A group of inherited or acquired conditions that result when the blood does not clot properly due to a missing or defective protein or cell in one’s blood or to blood vessel abnormalities. Individuals affected by bleeding disorders may experience easy bruising, prolonged nosebleeds, heavy menstrual bleeding, and prolonged and spontaneous bleeding into joints, muscles, and organs. Prolonged bleeding may also occur following surgery or injury.
The body produces clotting factors. If any of them are defective or deficient, blood clotting is affected. Platelets, cells in the blood stream, also assist in blood clotting and if affected, can cause bleeding. Depending on the type of defect, a mild, moderate or severe bleeding disorder can result.
While all bleeding disorders have a lot in common, such as some symptoms and the complications of bleeding, they are also all different. The Eastern Pennsylvania Bleeding Disorders Foundation serves the following bleeding disorders:
Hemophilia is an inherited bleeding disorder in which the blood does not clot properly, however, in 30% of hemophilia cases there is no family history of hemophilia.
Blood contains many proteins called clotting factors that help to stop bleeding. People with hemophilia have low levels of either factor VIII (8) or factor IX (9), referred to as hemophilia A and B respectively. This can lead to spontaneous bleeding into muscles, organs and joints as well as bleeding following injuries or surgery.
The severity of hemophilia that a person has is determined by the amount of clotting factor in the blood, and is described as mild, moderate, or severe.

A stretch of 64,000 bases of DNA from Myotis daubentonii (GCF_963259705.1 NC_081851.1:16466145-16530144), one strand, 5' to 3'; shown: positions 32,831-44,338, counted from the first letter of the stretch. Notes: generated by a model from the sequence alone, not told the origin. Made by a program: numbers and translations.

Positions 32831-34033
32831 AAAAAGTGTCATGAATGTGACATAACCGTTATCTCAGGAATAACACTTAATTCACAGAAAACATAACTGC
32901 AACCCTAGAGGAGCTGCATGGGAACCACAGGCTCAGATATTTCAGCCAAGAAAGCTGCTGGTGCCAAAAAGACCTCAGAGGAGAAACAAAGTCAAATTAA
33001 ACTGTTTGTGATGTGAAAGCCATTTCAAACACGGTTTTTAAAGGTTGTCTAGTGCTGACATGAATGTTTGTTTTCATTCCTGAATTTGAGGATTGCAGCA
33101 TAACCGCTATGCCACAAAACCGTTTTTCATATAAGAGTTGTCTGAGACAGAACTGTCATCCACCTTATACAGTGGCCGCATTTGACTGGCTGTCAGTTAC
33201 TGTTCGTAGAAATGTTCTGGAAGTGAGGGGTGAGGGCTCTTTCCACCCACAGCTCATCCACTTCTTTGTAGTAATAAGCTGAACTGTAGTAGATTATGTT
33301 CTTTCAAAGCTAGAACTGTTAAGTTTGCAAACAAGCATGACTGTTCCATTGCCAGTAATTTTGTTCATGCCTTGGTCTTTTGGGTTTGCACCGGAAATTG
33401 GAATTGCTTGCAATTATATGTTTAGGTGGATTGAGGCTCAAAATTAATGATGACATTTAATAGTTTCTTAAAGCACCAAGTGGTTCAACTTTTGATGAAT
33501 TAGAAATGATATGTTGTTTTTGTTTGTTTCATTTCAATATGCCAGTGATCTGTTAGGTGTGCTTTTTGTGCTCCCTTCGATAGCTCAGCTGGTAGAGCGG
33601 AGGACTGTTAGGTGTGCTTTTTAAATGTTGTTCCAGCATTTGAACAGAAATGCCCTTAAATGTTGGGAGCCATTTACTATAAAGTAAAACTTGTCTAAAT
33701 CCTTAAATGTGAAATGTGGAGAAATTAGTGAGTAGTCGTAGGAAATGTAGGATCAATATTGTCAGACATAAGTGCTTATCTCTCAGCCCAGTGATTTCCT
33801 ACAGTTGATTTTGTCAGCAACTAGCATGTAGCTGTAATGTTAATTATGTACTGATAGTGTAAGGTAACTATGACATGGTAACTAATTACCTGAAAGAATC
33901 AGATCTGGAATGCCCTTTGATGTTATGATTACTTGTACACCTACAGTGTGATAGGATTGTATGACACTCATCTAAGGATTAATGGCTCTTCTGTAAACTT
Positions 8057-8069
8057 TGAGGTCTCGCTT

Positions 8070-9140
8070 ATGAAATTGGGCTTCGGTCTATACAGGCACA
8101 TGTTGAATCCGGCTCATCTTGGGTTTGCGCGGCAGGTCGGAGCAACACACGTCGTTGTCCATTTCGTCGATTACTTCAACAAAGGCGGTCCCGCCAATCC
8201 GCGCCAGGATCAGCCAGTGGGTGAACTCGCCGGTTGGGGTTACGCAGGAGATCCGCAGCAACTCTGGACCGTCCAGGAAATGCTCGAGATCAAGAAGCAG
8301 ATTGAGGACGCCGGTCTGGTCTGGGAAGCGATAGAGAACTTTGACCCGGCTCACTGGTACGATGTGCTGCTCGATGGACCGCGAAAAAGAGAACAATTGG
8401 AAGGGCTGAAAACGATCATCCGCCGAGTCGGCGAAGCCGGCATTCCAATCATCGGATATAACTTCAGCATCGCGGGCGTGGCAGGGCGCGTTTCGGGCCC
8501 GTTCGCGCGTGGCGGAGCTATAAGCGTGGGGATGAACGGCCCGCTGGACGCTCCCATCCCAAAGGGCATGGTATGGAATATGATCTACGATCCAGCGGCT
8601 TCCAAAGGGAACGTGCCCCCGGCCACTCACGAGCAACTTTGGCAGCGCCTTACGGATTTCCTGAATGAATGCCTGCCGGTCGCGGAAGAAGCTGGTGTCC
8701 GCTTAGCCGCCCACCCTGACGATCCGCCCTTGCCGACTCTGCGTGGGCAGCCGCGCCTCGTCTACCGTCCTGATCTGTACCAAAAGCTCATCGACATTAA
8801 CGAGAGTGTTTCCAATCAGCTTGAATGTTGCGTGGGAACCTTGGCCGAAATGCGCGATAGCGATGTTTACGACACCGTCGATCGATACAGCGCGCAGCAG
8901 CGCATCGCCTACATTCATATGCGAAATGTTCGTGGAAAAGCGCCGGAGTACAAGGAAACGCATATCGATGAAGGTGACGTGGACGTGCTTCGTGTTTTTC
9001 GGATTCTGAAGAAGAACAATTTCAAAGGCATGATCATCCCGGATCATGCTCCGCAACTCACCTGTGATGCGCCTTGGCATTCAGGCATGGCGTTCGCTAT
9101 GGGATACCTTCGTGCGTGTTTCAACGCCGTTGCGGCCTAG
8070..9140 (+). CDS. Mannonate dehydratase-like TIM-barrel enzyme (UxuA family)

Hemophilia affects roughly 20,000 individuals in the US.
People with hemophilia A or B can develop an immune response to clotting factor in which antibodies attack the medication. A person who develops an inhibitor will require special treatment until their body stops making inhibitors.
The immune system is the primary defense system of the body against disease and foreign agents. For these patients, the immune system produces antibodies that “inhibit” clot formation by destroying the clotting factor before it has a chance to stop the bleeding. The reason for a patient developing inhibitors is still not entirely clear and the presence of an inhibitor makes treating bleeds more difficult. Standard treatment does not work, and other methods to control bleeding must be used.
Von Willebrand disease (VWD) is a genetic disorder caused by missing or defective von Willebrand factor (VWF), a clotting protein.
People with VWD may experience frequent nosebleeds, easy bruising, and excessive bleeding during and after invasive procedures, such as tooth extractions and surgery. Women often experience menorrhagia, heavy menstrual periods that last longer than average, and may hemorrhage after childbirth.
There are 3 types of VWD with various subtypes organized by the specific problem with the von Willebrand factor, whether it is defective (doesn’t work properly) or deficient (not enough). Type 1 is the most common and usually the mildest form of VWD in which a person has lower than normal levels of VWF. In type 2, the VWF is defective and does not work properly. Type 2 is further broken down into four subtypes. Type 3 is the most severe form of VWD, in which a person has little to no VWF. VWD affects up to 1% of the population, affecting both men and women equally.
A person can have a defect in other clotting factors. Inherited bleeding disorders can also result from too few platelets, defects in platelet function, or blood vessel abnormalities. The type of bleeding noted, treatment options, and inheritance patterns vary with each disorder.